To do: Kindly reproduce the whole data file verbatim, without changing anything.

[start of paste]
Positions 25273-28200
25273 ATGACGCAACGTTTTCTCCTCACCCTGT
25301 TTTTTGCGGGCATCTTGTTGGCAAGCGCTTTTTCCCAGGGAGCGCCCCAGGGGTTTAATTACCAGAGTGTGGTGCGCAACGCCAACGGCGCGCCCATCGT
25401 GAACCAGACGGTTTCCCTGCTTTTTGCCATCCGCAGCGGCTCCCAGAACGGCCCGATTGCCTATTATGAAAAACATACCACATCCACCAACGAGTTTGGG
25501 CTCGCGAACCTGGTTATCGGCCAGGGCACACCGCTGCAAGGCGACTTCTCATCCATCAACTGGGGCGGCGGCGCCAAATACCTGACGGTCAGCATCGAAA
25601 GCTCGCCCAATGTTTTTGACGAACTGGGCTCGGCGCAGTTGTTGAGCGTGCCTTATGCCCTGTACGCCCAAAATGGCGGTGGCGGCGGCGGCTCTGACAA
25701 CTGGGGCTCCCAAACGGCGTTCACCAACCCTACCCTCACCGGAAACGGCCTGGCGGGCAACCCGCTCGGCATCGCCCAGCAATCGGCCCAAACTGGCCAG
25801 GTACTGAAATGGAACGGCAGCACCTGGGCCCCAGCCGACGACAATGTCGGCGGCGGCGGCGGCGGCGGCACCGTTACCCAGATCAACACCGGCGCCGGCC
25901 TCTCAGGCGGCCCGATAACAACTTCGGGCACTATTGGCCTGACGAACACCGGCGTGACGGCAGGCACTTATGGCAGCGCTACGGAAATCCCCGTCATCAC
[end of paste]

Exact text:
Positions 25273-28200
25273 ATGACGCAACGTTTTCTCCTCACCCTGT
25301 TTTTTGCGGGCATCTTGTTGGCAAGCGCTTTTTCCCAGGGAGCGCCCCAGGGGTTTAATTACCAGAGTGTGGTGCGCAACGCCAACGGCGCGCCCATCGT
25401 GAACCAGACGGTTTCCCTGCTTTTTGCCATCCGCAGCGGCTCCCAGAACGGCCCGATTGCCTATTATGAAAAACATACCACATCCACCAACGAGTTTGGG
25501 CTCGCGAACCTGGTTATCGGCCAGGGCACACCGCTGCAAGGCGACTTCTCATCCATCAACTGGGGCGGCGGCGCCAAATACCTGACGGTCAGCATCGAAA
25601 GCTCGCCCAATGTTTTTGACGAACTGGGCTCGGCGCAGTTGTTGAGCGTGCCTTATGCCCTGTACGCCCAAAATGGCGGTGGCGGCGGCGGCTCTGACAA
25701 CTGGGGCTCCCAAACGGCGTTCACCAACCCTACCCTCACCGGAAACGGCCTGGCGGGCAACCCGCTCGGCATCGCCCAGCAATCGGCCCAAACTGGCCAG
25801 GTACTGAAATGGAACGGCAGCACCTGGGCCCCAGCCGACGACAATGTCGGCGGCGGCGGCGGCGGCGGCACCGTTACCCAGATCAACACCGGCGCCGGCC
25901 TCTCAGGCGGCCCGATAACAACTTCGGGCACTATTGGCCTGACGAACACCGGCGTGACGGCAGGCACTTATGGCAGCGCTACGGAAATCCCCGTCATCAC